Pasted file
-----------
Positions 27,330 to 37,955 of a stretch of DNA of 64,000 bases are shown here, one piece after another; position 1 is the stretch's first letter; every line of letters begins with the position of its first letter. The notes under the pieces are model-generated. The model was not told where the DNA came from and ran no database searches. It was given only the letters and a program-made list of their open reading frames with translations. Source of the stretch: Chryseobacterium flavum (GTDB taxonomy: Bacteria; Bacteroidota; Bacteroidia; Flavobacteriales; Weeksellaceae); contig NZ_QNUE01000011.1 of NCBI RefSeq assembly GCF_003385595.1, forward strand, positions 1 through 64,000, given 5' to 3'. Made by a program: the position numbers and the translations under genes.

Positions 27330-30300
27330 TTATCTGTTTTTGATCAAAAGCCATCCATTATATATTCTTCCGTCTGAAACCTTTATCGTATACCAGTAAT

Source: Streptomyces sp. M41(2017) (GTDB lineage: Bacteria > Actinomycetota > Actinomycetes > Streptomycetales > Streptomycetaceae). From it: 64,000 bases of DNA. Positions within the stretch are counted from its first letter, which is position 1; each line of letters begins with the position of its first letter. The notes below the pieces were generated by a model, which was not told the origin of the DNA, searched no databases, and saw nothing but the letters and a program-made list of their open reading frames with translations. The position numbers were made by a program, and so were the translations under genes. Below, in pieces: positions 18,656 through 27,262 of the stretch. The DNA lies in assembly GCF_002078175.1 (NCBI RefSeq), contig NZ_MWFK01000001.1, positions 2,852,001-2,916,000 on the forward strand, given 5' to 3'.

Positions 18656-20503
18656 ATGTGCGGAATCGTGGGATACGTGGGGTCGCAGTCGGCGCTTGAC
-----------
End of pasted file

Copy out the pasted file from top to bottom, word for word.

Positions 27,330 to 37,955 of a stretch of DNA of 64,000 bases are shown here, one piece after another; position 1 is the stretch's first letter; every line of letters begins with the position of its first letter. The notes under the pieces are model-generated. The model was not told where the DNA came from and ran no database searches. It was given only the letters and a program-made list of their open reading frames with translations. Source of the stretch: Chryseobacterium flavum (GTDB taxonomy: Bacteria; Bacteroidota; Bacteroidia; Flavobacteriales; Weeksellaceae); contig NZ_QNUE01000011.1 of NCBI RefSeq assembly GCF_003385595.1, forward strand, positions 1 through 64,000, given 5' to 3'. Made by a program: the position numbers and the translations under genes.

Positions 27330-30300
27330 TTATCTGTTTTTGATCAAAAGCCATCCATTATATATTCTTCCGTCTGAAACCTTTATCGTATACCAGTAAT

Source: Streptomyces sp. M41(2017) (GTDB lineage: Bacteria > Actinomycetota > Actinomycetes > Streptomycetales > Streptomycetaceae). From it: 64,000 bases of DNA. Positions within the stretch are counted from its first letter, which is position 1; each line of letters begins with the position of its first letter. The notes below the pieces were generated by a model, which was not told the origin of the DNA, searched no databases, and saw nothing but the letters and a program-made list of their open reading frames with translations. The position numbers were made by a program, and so were the translations under genes. Below, in pieces: positions 18,656 through 27,262 of the stretch. The DNA lies in assembly GCF_002078175.1 (NCBI RefSeq), contig NZ_MWFK01000001.1, positions 2,852,001-2,916,000 on the forward strand, given 5' to 3'.

Positions 18656-20503
18656 ATGTGCGGAATCGTGGGATACGTGGGGTCGCAGTCGGCGCTTGAC